The overwhelming majority of children are abused by a family member or family friend. More often than not the abuser is a parent, step-parent, or guardian. I think that’s a reality we haven’t quite come to terms with. I know we didn’t when I was growing up.
Probably the only education I ever received as a child about the danger of abuse was a 30 minute session in a 5th grade class once. I remember that it was taught by my English teacher. I could tell how uncomfortable and awkward she felt in front of the class, trying to talk about what to say if a stranger came up to us and asked us to follow ‘him’ down an alley. I was taught to say no, but I wasn’t quite sure why I was saying no. Just that it was important that I did say no. There was no context, just that this fictitious ‘bad guy’ wasn’t to be followed. I thought of some of the supervillains I read about in comic books. On the off chance that Dr. Doom showed up on my afternoon walk home from school I knew what to say.
Education hasn’t improved much since that day in grade school. We are still uncomfortably limping into inadequate conversations with our children about what to do, when, and who. Except we are so leery about the ‘who’ part because the ‘who’ may be attending PTA meetings, may be more close to us than we would like to think.
Educating our children about how to speak up for themselves is not an always popular proposition to a parent. Parents want obedient children, and it’s those same obedient children who are most vulnerable. If there is anything that is most obvious in looking at the statistics it is that children aren’t using their voices.
There are arguments that children shouldn’t know about abuse. They are too young to be exposed. Yet we already know that millions of children are already being physically and sexually abused right now. I guess the above philosophy has, in a sense, already written off those children as damaged goods.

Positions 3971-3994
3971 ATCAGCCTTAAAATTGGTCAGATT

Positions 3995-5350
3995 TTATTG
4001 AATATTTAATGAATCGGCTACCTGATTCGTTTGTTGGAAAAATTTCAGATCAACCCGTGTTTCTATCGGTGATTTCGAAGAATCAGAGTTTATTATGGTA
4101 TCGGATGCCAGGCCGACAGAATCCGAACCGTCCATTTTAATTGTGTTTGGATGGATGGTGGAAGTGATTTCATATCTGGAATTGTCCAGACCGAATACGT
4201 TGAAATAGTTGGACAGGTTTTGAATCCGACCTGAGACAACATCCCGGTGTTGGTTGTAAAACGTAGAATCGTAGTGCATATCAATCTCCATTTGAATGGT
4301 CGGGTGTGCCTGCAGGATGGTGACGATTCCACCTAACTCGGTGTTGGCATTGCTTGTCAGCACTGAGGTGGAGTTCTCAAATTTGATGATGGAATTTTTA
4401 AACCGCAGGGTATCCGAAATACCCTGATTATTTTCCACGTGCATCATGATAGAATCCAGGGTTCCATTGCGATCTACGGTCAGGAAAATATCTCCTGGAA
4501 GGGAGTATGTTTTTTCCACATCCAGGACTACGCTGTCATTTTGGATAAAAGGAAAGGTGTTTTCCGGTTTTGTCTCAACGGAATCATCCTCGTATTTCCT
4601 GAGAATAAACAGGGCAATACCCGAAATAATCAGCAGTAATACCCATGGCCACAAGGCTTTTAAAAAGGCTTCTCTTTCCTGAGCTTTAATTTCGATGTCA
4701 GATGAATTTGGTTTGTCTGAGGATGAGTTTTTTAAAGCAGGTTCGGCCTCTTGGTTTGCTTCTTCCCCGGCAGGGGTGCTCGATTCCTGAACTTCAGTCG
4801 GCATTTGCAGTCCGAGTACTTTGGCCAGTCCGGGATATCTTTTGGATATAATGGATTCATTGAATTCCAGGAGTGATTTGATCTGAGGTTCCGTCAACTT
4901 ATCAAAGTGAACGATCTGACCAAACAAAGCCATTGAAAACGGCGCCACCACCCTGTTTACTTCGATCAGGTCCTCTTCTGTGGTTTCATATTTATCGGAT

Parents aren’t comfortable with the idea of their children telling them no, in any case. That is precisely what education provides for them, the option to say no. An option to defend themselves. This rarely comes up consciously in my discussions with parents, but it always rears it’s ugly head in the periphery. The argument against abuse education that never quite makes itself known. This is why our parents should be educated as well.
Our expressed priority is to protect our children. But there is a catch to this. We don’t want to protect them from us.
So we still ask ourselves why our children are so vulnerable. We wonder why there are millions of victims of abuse out there. It’s because the children don’t know. Organizations, like (Wo)Men Speak Out, exist to educate our men, women, boys, and girls about abuse. Boys and girls are the most vulnerable demographic to the scourge of abuse. Are they too young to know about abuse? Millions learn one way or the other. Sadly, it seems that, for most, the most harmful way is ruling out over the other.
This may make you wonder what your school is doing to educate their students. You may even ask yourself what you are doing to educate your children. It’s worth an inquiry. Talk to your kids. Check in with your school. It’s worth a call. It’s worth raising your hand at the PTA meeting and starting a discussion.
If you believe your children are ready to be given the tools that may save their life one day, then bring an organization in that knows how to talk to the kids. Not the awkward English teacher I had way back when.
Abusers rarely look like Dr. Doom. Yet, that may be all the protection we are providing our children.